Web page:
AUSTRALIAN Organic Limited (AOL) has backed the National Farmers’ Federation’s (NFF) robust Regionalisation Agenda, which will bolster employment opportunities, create smarter regulatory frameworks and help build resilience in the national economy.
NFF’s Regionalisation Agenda was presented at the National Press Club of Australia to journalists and policymakers in Canberra today, where NFF CEO Tony Mahar, Business Council of Australia CEO Jennifer Westacott and Council of Small Business Organisation of Australia CEO Peter Strong talked through the vast benefits of empowering regional communities for growth.
Australian Organic CEO Niki Ford said an efficient regionalisation strategy would provide positive outcomes for the entire country.
“The framework paves the way for clear progression in strengthening regional Australian communities, which in turn builds resilience within the national economy at large,” Ms Ford said.
“A well-resourced regionalisation agenda will help deliver projects creating significant employment in our regional and rural communities, ensure there is a wider range of economic and industry diversity and make sure Australia is well positioned to fully capture the growing global demands for food and fibre.”
Ms Ford said Australia’s thriving organic industry already contributed $2.6 billion to the national economy, and peak demand was increasing year-on-year.
“Australia’s brilliant reputation for being a producer of quality organic products means the domestic and export requirements are increasing at a rate of about 15 per cent each year,” she said.
“However, COVID-19 has proven the country’s reliance on transient farm labour is vulnerable to global catastrophes, and some organic horticulture farmers are in a position where they do not have the staff they need to pick their fruit and vegetables.
“A different approach to a sustainable labour pool is long overdue, and we agree with the NFF that investing in key shovel-ready products in regional centres will draw more people away from the big cities.”
The Regionalisation Agenda also encourages governments to allow their employees to work remotely from regional and rural areas, which leverages off the COVID-19 trend of people choosing to live outside of major centres when presented with the option.
The move would help ensure public servants and policymakers have a lived experience of the issues facing regional communities and guard against decisions and legislative changes being city-centric or out of touch.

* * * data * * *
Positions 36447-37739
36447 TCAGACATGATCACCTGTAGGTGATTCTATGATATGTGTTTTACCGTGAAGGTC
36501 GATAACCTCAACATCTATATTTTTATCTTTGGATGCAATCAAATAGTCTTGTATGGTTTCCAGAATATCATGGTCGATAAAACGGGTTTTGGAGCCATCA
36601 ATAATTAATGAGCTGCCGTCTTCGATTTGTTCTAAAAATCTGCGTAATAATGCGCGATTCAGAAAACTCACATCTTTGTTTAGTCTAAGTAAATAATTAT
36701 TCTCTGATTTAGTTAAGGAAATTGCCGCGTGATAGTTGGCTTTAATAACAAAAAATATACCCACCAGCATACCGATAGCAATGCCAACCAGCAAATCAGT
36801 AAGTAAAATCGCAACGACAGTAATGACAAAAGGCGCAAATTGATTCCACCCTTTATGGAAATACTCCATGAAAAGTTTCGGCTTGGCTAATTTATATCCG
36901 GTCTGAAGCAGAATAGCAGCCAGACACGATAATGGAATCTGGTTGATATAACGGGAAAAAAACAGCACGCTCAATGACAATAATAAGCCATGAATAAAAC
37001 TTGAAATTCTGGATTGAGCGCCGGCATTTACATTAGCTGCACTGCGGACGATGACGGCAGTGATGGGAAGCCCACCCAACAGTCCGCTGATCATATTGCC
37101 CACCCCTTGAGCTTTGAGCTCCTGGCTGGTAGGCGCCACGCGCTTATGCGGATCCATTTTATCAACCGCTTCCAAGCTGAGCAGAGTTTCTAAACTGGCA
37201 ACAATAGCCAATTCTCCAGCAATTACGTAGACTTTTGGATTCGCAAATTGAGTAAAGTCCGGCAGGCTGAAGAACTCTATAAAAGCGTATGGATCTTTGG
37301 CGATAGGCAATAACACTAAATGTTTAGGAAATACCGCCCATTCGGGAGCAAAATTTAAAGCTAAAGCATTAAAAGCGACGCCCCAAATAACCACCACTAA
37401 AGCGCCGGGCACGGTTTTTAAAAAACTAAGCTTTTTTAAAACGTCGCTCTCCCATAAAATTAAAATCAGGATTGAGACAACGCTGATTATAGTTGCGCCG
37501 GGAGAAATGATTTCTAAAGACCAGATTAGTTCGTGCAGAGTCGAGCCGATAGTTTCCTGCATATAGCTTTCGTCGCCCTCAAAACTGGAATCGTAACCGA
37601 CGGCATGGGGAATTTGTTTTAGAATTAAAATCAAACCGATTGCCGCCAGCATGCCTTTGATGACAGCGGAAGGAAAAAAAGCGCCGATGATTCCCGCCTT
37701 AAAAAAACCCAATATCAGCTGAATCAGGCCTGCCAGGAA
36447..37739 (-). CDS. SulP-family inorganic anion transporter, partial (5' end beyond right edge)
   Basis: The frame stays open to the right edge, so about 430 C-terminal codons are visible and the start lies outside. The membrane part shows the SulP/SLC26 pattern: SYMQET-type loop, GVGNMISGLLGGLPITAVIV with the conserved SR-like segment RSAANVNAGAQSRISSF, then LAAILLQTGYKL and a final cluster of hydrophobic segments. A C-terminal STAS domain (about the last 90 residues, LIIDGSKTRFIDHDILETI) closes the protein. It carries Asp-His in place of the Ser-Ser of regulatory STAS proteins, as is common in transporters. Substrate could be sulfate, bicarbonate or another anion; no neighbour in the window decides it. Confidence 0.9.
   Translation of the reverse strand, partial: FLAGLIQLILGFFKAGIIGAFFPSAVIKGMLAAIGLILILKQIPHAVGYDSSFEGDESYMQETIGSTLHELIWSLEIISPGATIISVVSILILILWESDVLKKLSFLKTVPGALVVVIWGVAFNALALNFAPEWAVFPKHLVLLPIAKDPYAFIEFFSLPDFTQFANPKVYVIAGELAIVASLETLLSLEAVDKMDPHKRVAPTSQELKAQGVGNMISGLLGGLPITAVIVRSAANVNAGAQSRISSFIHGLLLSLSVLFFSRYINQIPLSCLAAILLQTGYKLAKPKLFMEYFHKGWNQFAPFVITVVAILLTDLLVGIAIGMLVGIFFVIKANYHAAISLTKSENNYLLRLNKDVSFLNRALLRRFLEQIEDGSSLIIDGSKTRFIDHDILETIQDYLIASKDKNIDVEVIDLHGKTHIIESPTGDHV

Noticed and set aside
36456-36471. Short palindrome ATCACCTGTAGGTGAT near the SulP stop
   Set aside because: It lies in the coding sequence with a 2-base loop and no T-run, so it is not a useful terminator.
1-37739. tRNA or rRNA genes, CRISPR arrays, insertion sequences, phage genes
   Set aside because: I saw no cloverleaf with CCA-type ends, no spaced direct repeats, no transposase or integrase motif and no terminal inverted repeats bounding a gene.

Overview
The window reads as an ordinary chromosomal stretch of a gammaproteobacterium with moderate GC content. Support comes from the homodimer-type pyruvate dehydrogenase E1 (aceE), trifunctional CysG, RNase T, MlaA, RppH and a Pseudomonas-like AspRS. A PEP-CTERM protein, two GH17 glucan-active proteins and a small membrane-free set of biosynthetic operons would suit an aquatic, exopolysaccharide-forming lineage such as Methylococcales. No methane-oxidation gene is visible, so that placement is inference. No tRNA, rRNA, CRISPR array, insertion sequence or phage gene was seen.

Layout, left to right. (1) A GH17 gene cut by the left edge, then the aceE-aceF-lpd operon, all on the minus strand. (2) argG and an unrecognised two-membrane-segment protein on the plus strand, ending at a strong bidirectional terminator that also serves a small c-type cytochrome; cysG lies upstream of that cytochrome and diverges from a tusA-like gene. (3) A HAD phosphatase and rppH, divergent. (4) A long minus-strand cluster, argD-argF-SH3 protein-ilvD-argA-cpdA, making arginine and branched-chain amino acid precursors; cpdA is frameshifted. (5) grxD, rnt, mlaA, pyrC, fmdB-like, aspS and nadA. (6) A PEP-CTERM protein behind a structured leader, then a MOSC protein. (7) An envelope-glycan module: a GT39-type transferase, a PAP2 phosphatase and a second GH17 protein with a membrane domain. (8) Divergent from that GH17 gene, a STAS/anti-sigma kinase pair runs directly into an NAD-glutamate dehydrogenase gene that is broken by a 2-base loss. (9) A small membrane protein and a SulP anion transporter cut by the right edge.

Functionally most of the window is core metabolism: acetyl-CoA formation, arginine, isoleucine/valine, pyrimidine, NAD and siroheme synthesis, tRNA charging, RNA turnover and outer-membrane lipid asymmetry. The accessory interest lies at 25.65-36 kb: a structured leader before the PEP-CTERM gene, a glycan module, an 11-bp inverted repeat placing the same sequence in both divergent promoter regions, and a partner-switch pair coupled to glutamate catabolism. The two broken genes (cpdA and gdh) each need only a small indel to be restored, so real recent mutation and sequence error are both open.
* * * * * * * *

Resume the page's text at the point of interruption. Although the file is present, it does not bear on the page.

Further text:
A current priority of AOL is working with stakeholders and governments to introduce a fit-for-purpose domestic regulation for the use of the word organic, which could also lead to a stronger organic industry and contribute to regional prosperity.
“Australia is one of the only developed countries without a national domestic standard in place, which has created roadblocks for exporters, who supply about $700 million worth of product overseas, as they are forced to pay individual in-country fees to sell their goods,” Ms Ford said.
Minister for Agriculture, Drought and Emergency Management David Littleproud convened an Organics Industry Advisory Group in December 2020 to make recommendations on the merit of a revamped framework.
“Getting domestic regulation right is essential for the Australian organic industry to capture bourgeoning export requirements,” Ms Ford said.
“But, for the whole country to fully capitalise on that demand, our rural communities need to be supported by a strengthened regionalisation strategy.”
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Australian Organic Limited (AOL) is the leading peak industry body engaging with government and industry to promote the commercial and social interests of those who are certified and protect the integrity of the certified industry against fraud and misleading organics. AOL has been at the foundation of organics since 1987 and is identified by the most recognised mark in Australia, the Australian Certified Organic Bud trademark. This trademark signals the highest of integrity and is recognised by more than 50 per cent of Australian consumers.